Photos 1-3. As the guidebook says “The Kathmandu Durbar Square holds the palaces of the Malla and Shah kings who ruled over the city. Along with these palaces, the square also surrounds quadrangles revealing courtyards and temples.” Perhaps more simply: “temples, temples, more temples and then even more temples” – all within an area of 2-3 blocks. The initial construction of the place is thought to date back to the 10-11th centuries – but the temples are considered more modern – dating back to the 15-16th centuries. The construction of the various buildings reflects the evolution of various dynasties and rulers – their and favored gods and goddesses over time.
Photos 4-6. The crematorium is a rather sombre but important place within the city – located along the river. A wide variety of goods are for sale by numerous street merchants along the path – including the stands of brightly-colored pigments (e.g. Colors). At the end of this path is a large building that stretches along the river – with 4-10 funeral fires burning under canopies at any one time – with families tending to the fires and the ashes (no pictures – out of respect). Extensive grounds, stairs and related structures are present at this site.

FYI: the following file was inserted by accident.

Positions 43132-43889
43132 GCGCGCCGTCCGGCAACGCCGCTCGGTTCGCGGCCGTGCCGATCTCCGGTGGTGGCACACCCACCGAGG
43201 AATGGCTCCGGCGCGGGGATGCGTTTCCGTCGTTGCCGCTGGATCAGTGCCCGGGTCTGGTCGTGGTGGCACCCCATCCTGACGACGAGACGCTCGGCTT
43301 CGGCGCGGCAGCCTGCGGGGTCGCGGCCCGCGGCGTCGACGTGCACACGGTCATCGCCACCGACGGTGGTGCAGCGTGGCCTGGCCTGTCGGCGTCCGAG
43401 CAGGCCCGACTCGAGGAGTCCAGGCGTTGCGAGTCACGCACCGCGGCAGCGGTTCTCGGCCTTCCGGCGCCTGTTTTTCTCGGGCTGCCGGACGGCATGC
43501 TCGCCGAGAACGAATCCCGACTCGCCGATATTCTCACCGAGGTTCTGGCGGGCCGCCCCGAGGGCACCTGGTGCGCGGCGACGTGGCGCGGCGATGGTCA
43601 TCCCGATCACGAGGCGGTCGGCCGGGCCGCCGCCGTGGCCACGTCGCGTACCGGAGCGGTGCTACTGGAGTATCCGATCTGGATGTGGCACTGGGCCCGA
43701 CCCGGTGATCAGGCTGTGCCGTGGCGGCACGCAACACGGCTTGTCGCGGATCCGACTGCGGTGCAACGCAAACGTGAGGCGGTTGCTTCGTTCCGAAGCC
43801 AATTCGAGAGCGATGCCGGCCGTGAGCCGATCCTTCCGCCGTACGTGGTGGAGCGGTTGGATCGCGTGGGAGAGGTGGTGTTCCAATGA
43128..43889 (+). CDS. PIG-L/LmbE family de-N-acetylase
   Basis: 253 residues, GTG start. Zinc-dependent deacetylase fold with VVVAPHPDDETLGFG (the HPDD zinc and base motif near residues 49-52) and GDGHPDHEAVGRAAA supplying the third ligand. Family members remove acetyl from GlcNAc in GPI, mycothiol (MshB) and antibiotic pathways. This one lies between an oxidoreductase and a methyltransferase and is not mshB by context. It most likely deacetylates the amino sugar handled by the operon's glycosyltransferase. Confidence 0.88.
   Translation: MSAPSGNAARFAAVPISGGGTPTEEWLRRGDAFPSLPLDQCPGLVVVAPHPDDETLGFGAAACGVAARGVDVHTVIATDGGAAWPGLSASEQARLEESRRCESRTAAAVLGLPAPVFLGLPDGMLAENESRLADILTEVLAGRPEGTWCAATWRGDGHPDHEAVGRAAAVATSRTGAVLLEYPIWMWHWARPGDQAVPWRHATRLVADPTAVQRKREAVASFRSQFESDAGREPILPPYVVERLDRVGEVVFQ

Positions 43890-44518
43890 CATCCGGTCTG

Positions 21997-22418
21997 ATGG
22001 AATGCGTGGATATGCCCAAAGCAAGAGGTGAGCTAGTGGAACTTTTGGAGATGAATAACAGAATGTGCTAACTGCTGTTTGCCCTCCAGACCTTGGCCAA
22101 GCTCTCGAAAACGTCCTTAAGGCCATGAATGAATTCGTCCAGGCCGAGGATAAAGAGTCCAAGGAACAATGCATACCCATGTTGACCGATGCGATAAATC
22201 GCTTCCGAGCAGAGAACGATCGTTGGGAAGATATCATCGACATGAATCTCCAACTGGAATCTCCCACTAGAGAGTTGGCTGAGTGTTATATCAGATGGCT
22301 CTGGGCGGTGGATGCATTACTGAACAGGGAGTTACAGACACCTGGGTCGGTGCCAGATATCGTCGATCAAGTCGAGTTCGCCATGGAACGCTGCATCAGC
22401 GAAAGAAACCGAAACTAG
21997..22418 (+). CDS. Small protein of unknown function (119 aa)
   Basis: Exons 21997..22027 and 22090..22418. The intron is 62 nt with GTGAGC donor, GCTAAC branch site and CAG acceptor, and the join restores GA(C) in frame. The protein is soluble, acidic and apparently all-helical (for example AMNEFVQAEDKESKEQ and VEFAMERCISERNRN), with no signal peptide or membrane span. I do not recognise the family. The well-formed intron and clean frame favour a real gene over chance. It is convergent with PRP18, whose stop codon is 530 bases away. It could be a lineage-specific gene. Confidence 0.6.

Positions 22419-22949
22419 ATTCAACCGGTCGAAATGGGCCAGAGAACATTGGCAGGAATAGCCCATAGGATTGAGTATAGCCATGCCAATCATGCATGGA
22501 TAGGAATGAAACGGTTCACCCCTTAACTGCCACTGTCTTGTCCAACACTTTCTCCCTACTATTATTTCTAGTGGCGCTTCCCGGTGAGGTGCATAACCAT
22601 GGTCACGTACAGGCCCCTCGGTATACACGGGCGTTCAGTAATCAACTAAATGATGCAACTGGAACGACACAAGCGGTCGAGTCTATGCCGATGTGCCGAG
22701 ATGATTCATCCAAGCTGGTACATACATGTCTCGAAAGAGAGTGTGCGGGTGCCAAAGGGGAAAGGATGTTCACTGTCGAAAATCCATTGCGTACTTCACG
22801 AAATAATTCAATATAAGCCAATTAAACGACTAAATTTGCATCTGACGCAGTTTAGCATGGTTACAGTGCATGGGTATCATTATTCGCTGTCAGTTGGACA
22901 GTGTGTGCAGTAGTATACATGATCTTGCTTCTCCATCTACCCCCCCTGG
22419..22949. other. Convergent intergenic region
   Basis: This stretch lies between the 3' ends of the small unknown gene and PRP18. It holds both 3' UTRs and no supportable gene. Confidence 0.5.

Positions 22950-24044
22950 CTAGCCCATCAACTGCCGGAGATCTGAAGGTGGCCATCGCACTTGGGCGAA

Photos 7-9. The Great Stupa of Boudhanath presents a complete contrast to the crematorium. As one walks down another street and turns the corner – one is immediately accosted by a great white done, with two large eyes, and thousands of colorful prayer flags fluttering in the wind. This one of the holiest Buddhist sites in Kathmandu, one of the largest in the world, and is a UNESCO World Heritage Site. The Stupa is on the ancient trade route from Tibet which enters the Kathmandu valley. Tibetan merchants have rested and offered prayers here for many centuries. The Stupa is said to entomb the remains of Kassapa Buddha, the third of the five Buddhas of the “Fortunate Aeon” (you can google for more info).